November 19, 2019

Reports: Two Projects from Research Libraries Working to Save Audio Recordings of Native Americans

Reports about two projects linked below.

From Indiana University Libraries Archives of Traditional Music:

Indiana University Preserves 90 Year Old Standing Rock Recordings

In 1928 researchers made 195 wax cylinder recordings at Fort Yates, North Dakota on the Standing Rock Indian Reservation. Thanks to a national effort to preserve America’s sound recording heritage, the Native American music preserved on those cylinders is now part of the National Recording Registry.

IU Libraries Archives of Traditional Music safeguards the delicate cylinders, now nine decades old, and recently digitized them in collaboration with the University’s ambitious Media Digitization and Preservation Initiative with funding from the National Endowment for the Humanities. This collection at IU  is one of 25 historically and culturally significant recordings added to the National Recording Registry this year.

Read the Complete Report

From the U. of California Berkeley Library

In the imaging lab, Stephanie Battle slides two fingers into a small brown cylinder, lifting against its smooth center. She’s careful to avoid the surface, whose priceless grooves could melt slightly under her touch.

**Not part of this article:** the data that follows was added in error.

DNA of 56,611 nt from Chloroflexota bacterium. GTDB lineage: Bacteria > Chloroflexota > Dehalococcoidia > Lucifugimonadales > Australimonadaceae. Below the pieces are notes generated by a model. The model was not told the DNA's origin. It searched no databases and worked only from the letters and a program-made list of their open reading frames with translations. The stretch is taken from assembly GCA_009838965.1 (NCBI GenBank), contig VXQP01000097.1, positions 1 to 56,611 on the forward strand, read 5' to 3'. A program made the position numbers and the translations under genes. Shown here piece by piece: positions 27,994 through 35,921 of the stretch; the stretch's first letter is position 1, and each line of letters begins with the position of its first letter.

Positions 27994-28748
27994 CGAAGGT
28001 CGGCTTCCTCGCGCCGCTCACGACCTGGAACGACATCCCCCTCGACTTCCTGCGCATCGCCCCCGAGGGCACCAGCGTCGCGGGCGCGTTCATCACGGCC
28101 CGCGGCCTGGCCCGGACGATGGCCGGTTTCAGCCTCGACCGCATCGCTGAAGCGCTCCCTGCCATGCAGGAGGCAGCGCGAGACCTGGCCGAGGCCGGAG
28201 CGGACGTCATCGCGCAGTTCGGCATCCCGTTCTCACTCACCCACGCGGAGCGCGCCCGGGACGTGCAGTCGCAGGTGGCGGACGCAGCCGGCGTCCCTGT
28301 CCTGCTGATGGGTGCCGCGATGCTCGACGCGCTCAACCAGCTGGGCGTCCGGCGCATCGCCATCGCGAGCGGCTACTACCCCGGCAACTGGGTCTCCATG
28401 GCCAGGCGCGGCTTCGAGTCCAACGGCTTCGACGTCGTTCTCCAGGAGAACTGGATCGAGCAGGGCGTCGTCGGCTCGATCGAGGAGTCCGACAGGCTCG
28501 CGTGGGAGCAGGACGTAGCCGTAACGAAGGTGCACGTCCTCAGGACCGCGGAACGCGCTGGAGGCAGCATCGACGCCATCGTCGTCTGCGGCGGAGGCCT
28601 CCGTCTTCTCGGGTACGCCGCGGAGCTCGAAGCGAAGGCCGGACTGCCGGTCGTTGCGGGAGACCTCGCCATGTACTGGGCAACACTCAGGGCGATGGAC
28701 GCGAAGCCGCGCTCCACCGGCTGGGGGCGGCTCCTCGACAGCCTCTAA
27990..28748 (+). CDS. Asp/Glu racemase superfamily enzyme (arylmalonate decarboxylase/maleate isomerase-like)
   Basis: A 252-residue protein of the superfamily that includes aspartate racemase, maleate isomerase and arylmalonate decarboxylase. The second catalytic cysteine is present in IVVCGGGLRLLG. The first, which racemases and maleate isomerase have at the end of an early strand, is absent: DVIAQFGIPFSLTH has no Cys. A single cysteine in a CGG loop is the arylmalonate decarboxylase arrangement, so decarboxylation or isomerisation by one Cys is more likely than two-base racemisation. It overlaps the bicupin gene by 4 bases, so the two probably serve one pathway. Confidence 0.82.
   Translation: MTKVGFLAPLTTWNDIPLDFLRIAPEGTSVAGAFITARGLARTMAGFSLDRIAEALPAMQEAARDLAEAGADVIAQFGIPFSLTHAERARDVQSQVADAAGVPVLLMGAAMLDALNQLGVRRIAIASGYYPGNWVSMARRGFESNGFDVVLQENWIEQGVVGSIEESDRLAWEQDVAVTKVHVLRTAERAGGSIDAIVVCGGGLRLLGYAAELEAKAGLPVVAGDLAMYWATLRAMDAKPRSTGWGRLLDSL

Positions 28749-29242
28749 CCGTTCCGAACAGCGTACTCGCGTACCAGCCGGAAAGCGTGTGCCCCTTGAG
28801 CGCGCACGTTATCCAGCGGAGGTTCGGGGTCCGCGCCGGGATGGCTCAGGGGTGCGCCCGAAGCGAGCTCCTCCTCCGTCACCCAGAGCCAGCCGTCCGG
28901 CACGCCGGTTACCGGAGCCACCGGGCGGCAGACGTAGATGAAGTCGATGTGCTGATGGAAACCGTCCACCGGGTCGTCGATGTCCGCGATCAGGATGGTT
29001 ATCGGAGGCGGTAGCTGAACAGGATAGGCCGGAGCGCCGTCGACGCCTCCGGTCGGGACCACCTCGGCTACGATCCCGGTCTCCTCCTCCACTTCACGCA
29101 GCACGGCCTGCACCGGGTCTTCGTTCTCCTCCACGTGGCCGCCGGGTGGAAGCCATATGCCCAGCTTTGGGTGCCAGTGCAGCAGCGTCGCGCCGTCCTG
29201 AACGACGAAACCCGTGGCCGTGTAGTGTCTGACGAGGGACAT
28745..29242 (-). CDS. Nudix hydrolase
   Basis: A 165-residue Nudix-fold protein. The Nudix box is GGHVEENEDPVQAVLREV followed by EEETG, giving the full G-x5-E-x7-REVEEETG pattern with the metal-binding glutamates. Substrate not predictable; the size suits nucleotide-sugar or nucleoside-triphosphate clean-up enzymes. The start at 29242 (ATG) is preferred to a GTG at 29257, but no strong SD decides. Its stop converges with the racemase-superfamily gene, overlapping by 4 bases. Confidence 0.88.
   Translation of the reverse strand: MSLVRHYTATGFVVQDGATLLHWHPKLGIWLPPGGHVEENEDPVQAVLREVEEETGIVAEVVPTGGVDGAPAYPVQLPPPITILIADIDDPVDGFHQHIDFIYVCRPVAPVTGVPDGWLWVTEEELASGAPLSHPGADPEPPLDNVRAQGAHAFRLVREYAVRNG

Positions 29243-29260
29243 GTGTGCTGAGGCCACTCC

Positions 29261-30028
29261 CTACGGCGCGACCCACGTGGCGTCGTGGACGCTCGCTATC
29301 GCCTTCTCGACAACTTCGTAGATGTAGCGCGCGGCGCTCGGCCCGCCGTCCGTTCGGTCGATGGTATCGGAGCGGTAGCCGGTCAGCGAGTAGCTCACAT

Battle is the digital imaging specialist for Project IRENE, a campuswide effort to scan and digitize nearly 3,000 wax cylinders held in UC Berkeley’s Phoebe A. Hearst Museum of Anthropology. There are over 77 Native languages from California represented in the collection, some of which have transformed or faded away.

“These cylinders are degrading every day,” Battle says. “We have to take this moment to capture them.”

The objects are artifacts of Thomas Edison’s 1877 phonograph, the first device capable of audio playback. A grandfather to the record player, the machine translated soundwaves into movement. Vibrations sent a small cutter bobbing up and down, carving patterns into tinfoil (and later wax, in Edison’s sequel) that a stylus could retrace.

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Gary Price About Gary Price

Gary Price (gprice@mediasourceinc.com) is a librarian, writer, consultant, and frequent conference speaker based in the Washington D.C. metro area. Before launching INFOdocket, Price and Shirl Kennedy were the founders and senior editors at ResourceShelf and DocuTicker for 10 years. From 2006-2009 he was Director of Online Information Services at Ask.com, and is currently a contributing editor at Search Engine Land.

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